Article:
My life finally feels complete. For the first time in months, a void has been filled and, thankfully, I can sleep better at night. The magic of baseball has returned and faded my winter stupor away. As a history teacher in high school once told me, the World Series is one of the saddest things in the world. After it ends, there are five long months until my salvation finally arrives: Opening Day. This is not an article about which team will win the World Series (Tigers?) or who has the best changeup in the game (Johan Santana?). Well, maybe just a little bit. But it’s first and foremost about passion. There are few things in the world more intense, strategic or beautiful as the game developed during the Civil War era.
It has been a love-hate relationship for me for many years. If you are from Baltimore, like me, you are forced down that same path. The glory of the Orioles from the 1970s has faded away into the pocketbook of the team’s current owner, Peter Angelos.
As a boy, my reality was framed by my parents’ experiences as expatriated fans of the Reggie-Jackson Yankees. For many years, the game could not do for me what it did for my parents, who were casual fans by that point in their lives. This led to sleep-filled seventh-inning stretches, which typically forced my mom to take me home from the stadium early, to the chagrin of my brother.
What happened next I can’t really explain. Baseball turned from a boring game between old men whom I didn’t even know to an obsession, and I was captured by the world of statistics that would make any normal person’s head explode. The competition between New York and Boston leaves me in the dust at UR, which is a sad reality. I really don’t care how the Yankees are going to overtake the Red Sox this year – I’m really just hoping the O’s can stay out of last place.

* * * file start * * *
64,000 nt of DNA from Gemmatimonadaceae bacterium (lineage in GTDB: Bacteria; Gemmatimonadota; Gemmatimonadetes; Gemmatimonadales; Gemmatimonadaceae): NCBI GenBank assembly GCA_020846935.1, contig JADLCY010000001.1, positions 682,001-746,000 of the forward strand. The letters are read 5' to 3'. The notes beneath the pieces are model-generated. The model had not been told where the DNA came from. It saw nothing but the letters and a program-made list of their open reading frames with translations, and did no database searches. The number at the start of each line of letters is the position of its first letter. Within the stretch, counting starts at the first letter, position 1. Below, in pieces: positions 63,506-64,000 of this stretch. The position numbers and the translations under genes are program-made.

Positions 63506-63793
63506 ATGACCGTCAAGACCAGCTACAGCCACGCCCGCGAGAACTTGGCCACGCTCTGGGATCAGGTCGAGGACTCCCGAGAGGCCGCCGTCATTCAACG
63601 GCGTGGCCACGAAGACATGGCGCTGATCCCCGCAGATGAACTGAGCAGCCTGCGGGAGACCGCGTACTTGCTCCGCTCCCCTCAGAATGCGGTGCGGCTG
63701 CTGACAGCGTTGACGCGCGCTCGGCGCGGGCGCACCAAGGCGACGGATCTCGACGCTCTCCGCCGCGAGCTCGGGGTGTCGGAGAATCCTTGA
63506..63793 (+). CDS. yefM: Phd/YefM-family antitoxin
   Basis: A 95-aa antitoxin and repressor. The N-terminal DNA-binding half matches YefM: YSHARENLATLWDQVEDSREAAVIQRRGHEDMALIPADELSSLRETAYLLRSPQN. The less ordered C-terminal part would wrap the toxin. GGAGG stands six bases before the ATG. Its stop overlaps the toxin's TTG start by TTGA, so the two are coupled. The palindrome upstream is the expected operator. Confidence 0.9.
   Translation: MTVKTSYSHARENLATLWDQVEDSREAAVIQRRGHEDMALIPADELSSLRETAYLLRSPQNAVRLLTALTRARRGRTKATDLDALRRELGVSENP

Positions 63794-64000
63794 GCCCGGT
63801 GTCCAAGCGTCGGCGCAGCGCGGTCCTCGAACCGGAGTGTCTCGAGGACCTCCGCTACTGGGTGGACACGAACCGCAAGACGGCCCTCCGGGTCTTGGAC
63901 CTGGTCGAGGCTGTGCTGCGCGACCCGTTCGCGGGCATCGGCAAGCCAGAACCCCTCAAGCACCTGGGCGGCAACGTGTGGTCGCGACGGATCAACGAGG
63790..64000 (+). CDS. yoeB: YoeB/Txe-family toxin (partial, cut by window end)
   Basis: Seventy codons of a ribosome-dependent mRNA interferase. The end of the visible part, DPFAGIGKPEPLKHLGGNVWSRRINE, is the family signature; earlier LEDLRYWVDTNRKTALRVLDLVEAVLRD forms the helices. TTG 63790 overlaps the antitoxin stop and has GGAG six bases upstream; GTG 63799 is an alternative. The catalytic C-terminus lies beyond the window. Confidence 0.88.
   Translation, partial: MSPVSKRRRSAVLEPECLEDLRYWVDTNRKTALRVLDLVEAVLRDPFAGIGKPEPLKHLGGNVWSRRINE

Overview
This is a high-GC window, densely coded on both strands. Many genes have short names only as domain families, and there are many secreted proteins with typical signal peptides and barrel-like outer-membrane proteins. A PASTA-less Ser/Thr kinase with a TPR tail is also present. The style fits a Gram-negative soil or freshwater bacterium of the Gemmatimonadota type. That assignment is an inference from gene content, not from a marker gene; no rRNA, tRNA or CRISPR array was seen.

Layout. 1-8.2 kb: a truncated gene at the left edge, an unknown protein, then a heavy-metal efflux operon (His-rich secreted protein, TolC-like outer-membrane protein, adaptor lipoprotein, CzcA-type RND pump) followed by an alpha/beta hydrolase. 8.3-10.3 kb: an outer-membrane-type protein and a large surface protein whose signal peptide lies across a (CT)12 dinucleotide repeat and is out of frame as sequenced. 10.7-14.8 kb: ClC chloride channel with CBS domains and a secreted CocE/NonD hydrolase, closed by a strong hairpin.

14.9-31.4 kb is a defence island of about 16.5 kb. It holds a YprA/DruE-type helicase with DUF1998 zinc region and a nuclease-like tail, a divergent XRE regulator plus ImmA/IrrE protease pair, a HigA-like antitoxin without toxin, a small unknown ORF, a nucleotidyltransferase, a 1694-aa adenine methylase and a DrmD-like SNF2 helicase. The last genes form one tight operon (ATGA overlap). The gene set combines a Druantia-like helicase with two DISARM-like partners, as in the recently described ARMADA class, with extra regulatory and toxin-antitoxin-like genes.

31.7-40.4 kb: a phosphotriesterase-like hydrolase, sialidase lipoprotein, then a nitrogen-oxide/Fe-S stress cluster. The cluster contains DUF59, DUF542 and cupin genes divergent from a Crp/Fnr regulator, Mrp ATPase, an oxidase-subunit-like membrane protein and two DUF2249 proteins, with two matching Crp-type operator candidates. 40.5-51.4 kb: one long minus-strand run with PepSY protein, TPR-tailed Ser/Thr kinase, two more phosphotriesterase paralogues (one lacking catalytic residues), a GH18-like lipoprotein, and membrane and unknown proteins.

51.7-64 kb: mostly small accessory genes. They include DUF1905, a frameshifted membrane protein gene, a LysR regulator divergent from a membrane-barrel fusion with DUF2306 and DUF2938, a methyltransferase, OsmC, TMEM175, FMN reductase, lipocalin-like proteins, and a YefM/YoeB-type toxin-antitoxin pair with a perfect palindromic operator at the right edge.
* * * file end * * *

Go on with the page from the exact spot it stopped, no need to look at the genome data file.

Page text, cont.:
Well, maybe I do care, at least a little, and since I’ve brought that topic up, I need to divulge a bit about the game that I’ve loved so dearly. The AL East is all that people care about, at least around our campus. As always, it will be the Yankees and Red Sox vying for first, as they have more money and more talent and consistently pursue remedies for what ails them. I can’t deny Boston’s pitching, and that alone should bring them ahead, especially considering the combination of fragility and inexperience in the Yankees’ rotation. Perhaps the most interesting story will be the ascension of the Rays. The young talent that they have accumulated for a decade should make them push for second place in the division.
For some inexplicable reason, I’m now a huge Giants fan – I can only wonder what may have changed this off-season. Maybe it is the beauty of the torturous windup of Tim Lincecum or Aaron Rowand’s tenacity in centerfield, or it could be the exodus of Barry Bonds, just maybe. Anyway, I like them as a fun bunch of young and old, but they’re still going to be dreadful.
Last but not least, the guys who make this game fun – the rookies. These are the guys who play the hardest and finally are experiencing the dream we all have. Boston’s Clay Buchholz proved his amazing capacity (especially against my Orioles) in his call-up last year. Joba Chamberlain recorded a 0.38 ERA to help save the Yankees last year. Joey Votto, for the Reds, may break out in a big way after hitting 26 home-runs between AAA and his call-up with Cincinnati last year. And don’t forget those rookies – who are not quite so new to the game – like Kosuke Fukudome, who has already made his impact at Wrigley Field by homering in his first game for the Cubs.
The beauty of the game can’t be described in numbers alone, nor in the history enshrined in Cooperstown. Graceful gyrations lead to thunderous cracks of the bat – the chess match played between the pitcher and the hitter is inexplicable through mere words on a page. It is also important to recognize the achievements of college baseball, as exemplified by UR’s baseball team. And while the amateurs have their place, the professionals will capture our imagination as the summer draws closer, just as they always do.
Wasserman is a member of the class of 2010.